Baby bottles may go back millennia in Europe
Early farmers used vessels with spouts to wean infants, scientists suggest
Three spouted vessels from graves in ancient European cemeteries may have come from the mouths of babes.
Chemical signs of nonhuman animal milk in the artifacts suggest that the small clay containers, previously found in three children’s graves in southeastern Germany, represent early versions of baby bottles, researchers report. Spouts on these types of pots would have delivered milk to babies and young children during weaning, biomolecular archaeologist Julie Dunne of the University of Bristol in England and colleagues conclude September 25 in Nature.
Two of the graves where the newly analyzed vessels were found date to between around 2,800 and 2,450 years ago. The third burial dates to between about 3,200 and 2,800 years ago. Two of the youngsters died at around age 1 or 2; the other might have been as old as 6.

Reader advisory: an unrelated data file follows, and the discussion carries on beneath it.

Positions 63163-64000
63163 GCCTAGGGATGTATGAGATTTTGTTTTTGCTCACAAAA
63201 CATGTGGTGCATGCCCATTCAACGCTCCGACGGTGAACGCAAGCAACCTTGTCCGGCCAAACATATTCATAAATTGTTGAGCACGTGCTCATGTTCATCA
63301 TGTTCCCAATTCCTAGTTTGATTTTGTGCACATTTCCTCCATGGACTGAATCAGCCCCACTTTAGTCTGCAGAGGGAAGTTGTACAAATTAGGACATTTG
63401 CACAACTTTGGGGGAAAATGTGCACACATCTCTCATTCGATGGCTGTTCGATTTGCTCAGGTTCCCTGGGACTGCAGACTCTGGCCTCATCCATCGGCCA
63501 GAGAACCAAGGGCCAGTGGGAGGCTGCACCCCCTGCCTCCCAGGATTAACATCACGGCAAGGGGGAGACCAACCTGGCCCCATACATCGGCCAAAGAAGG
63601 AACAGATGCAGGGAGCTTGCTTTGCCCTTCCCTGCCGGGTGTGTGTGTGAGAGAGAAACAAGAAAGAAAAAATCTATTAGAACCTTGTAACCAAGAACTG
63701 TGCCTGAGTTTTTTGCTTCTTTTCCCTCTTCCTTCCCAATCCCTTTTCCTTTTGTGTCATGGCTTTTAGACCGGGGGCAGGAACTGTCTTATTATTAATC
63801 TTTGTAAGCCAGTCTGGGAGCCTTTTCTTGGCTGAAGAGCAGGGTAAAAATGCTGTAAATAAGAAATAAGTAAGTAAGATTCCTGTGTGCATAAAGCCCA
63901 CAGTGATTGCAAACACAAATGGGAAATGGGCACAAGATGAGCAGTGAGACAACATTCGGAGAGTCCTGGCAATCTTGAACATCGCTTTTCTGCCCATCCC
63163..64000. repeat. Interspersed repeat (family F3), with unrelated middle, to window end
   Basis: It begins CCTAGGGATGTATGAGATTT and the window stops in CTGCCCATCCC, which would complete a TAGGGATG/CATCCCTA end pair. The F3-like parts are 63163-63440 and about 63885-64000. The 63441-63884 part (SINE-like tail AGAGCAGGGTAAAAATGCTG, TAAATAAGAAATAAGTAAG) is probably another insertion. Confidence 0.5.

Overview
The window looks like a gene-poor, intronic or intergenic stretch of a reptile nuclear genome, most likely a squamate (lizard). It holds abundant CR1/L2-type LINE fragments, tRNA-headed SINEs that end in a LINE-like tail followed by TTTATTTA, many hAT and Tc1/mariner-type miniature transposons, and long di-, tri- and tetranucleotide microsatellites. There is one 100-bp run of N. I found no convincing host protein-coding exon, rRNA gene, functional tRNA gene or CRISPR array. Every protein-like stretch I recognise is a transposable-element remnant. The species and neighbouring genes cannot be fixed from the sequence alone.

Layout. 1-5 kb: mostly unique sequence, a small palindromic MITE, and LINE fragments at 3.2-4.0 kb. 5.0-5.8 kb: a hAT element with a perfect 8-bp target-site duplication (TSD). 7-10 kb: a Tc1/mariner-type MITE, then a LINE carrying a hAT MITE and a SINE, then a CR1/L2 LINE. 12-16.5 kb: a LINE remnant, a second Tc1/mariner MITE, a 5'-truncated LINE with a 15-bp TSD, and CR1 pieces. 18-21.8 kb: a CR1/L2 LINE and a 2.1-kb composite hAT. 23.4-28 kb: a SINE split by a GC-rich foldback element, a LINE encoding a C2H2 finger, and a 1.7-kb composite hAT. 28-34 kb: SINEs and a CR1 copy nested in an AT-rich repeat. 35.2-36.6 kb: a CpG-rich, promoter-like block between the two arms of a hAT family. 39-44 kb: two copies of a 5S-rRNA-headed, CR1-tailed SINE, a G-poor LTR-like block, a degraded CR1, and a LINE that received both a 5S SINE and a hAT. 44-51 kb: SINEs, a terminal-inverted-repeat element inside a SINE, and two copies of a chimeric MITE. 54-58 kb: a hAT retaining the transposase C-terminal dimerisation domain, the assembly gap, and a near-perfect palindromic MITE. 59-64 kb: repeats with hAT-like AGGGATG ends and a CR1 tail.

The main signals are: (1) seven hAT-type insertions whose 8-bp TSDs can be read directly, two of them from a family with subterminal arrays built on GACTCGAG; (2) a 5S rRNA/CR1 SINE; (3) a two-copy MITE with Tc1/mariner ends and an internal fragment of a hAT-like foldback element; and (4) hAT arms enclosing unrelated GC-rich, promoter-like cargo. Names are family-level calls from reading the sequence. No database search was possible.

Similar clay vessels with spouts, some of which are shaped as animals, date to as early as 7,500 years ago in Europe. Such finds have been recovered at early farming villages, often in children’s graves. Possible uses of these objects, say for feeding babies or perhaps elderly or sick adults, have been unclear.
Dairying in Europe began at least 6,000 years ago (SN: 1/29/03). Chemical markers of dairy fats from the fresh milk of animals such as cows or goats appeared in all three vessels, the team found. Pig or possibly human milk may have been mixed with the contents of one container. Milk from cows or other domesticated creatures could have supplemented but not totally replaced the nutritional value of mothers’ milk as infants were removed from breastfeeding, the scientists say.